The most important technological tool for journalists in the last five years?
The cell phone.
With social media, the super fast speed can be both an advantage and a disadvantage because some people are struggling to keep up with the need to publish as soon as possible and multiple times throughout the day instead of having one deadline.
It also exposes laziness because journalists may not have the pride in their work to get it right the firs time instead of doing it lazily and waiting for their editor to fix the mistakes.
Newspapers are struggling to realize that there are websites with better writing to give the same information that they give the day after.
Living in a “river of news,” it is important for each person to individually be able to filter their own news.
Tags: Comm361 · Facebook · Student Blog Posts
March 29th, 2011 · Comments Off on Tech Blog #11: Guest Speaker Mark Potts
Mark Potts, journalist and digital pioneer, spoke to our class today. He helped create the Washington Post website, served as editor for various news websites and has worked in the media field for nearly 20 years.
Check out his blog Recovering Journalist.
Potts showed us a variety of different websites that all present unique ways of telling stories:
- Wikipedia — As soon as a story breaks, there is always a collection of new data and compilations by citizen journalists. A lot of journalists look down on Wikipedia, but Potts believes it’s a great tool for researching.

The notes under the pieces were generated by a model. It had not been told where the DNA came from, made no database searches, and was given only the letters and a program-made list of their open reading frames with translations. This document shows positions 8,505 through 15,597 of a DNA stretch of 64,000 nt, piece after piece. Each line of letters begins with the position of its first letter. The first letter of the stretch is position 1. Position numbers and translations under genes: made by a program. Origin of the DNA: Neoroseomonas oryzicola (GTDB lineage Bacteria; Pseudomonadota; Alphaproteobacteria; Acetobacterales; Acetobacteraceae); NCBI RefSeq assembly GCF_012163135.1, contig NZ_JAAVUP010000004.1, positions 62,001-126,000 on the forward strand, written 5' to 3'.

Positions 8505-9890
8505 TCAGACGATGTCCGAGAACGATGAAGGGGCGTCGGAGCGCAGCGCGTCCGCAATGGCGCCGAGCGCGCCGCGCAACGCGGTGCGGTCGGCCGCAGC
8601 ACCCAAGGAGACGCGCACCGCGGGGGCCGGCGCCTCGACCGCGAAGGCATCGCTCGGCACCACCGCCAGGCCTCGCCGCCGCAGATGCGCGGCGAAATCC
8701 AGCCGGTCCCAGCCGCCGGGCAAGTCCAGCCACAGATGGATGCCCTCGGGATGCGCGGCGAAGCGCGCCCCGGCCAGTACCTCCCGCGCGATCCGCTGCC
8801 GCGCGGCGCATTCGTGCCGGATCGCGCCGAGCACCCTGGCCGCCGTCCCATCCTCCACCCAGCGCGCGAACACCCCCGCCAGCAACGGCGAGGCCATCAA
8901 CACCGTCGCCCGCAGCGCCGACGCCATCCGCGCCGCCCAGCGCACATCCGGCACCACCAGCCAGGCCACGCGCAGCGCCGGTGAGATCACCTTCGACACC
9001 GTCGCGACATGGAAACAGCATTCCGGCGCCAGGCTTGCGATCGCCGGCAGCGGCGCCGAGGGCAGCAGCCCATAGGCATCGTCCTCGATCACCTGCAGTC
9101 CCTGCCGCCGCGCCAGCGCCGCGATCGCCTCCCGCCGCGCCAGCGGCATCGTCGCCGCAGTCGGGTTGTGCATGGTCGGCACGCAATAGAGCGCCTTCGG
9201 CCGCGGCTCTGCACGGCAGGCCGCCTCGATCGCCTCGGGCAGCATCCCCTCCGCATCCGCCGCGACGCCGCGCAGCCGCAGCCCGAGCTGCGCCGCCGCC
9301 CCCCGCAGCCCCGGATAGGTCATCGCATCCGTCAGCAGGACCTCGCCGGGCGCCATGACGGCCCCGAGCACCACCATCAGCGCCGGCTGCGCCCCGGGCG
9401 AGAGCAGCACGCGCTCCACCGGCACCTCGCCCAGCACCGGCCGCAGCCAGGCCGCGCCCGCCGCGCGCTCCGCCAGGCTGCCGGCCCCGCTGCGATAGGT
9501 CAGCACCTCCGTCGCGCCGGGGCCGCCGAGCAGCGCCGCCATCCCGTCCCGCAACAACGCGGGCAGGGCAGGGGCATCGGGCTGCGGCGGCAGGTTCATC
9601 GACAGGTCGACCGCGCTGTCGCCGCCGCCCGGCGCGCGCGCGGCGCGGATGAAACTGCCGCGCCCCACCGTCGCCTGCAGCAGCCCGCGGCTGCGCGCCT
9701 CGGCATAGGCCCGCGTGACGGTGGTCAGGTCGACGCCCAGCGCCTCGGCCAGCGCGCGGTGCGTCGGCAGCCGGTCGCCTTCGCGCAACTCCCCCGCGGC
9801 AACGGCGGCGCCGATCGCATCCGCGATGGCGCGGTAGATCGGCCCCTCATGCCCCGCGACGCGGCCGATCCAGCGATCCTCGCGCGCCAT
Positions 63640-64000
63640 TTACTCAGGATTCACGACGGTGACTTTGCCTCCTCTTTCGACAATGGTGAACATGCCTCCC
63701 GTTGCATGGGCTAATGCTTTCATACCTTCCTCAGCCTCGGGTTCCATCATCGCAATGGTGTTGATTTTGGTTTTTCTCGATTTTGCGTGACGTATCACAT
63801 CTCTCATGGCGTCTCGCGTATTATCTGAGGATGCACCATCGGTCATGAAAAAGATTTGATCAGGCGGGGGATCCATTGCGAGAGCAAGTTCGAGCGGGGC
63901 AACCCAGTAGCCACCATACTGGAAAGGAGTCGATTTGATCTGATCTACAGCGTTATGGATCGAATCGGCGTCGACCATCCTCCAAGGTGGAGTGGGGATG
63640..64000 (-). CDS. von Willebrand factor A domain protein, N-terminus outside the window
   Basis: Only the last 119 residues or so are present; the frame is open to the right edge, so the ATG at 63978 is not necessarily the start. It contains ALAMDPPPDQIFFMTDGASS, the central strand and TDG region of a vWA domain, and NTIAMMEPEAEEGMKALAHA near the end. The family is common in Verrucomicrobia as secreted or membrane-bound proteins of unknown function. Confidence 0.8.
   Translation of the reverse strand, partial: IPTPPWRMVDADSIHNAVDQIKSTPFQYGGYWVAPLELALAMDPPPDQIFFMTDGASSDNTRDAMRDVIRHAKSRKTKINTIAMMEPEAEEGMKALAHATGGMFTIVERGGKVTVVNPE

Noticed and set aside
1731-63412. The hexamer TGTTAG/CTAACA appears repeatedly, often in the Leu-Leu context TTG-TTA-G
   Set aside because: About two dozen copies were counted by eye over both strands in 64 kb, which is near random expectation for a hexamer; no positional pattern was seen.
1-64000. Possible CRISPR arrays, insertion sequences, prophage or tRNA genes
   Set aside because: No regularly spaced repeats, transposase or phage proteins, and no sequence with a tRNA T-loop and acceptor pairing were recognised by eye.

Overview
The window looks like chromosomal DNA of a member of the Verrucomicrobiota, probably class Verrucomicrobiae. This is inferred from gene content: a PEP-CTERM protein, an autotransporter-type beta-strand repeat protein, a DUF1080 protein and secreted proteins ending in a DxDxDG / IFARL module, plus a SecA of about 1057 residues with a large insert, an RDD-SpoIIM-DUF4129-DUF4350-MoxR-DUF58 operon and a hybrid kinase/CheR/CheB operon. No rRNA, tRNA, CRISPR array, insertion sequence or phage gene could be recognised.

- Washington Post article “A Facebook Story” — used Facebook as a story telling device to create a human-interest story
- Storify – Pulls pictures and tweets to create a unique storytelling platform. However, it doesn’t work for everything. A downside is that the reader has to pull together the story themself without any transitions.
- Baristanet – example of hyperlocal news with an organic focus.
- TBD — Combined a variety of users’ blogs to create local news coverage from the public without having to hire other local-based journalists.
- FiveThirtyEight – A blog that follows and analyzes political polls and looks at how electoral votes are being represented during elections.
- The Texas Tribune – Non- profit website that covers serious topics in the state government that other news organizations seem to overlook.
- Tubeify — Music website that uses the Billboard program and lets users travel through the years to see what was ranked on the charts in the past.
- New York Times interactive map “A Peek Into Netflix Queues” — Lets you mouse over neighborhoods in big cities to see what the top 10 rentals are according to zip codes.
- Google’s Flu Trends — Maps flu trends based on searches the Google database.
- Newsmap — Kind of like a Tag Cloud, it features a variety of stories color-coded by type to see what’s going on in the world.
- A few websites like NCAA Probe , Play the News and Predict the News let users play interactive games featuring certain news-worthy events or situations.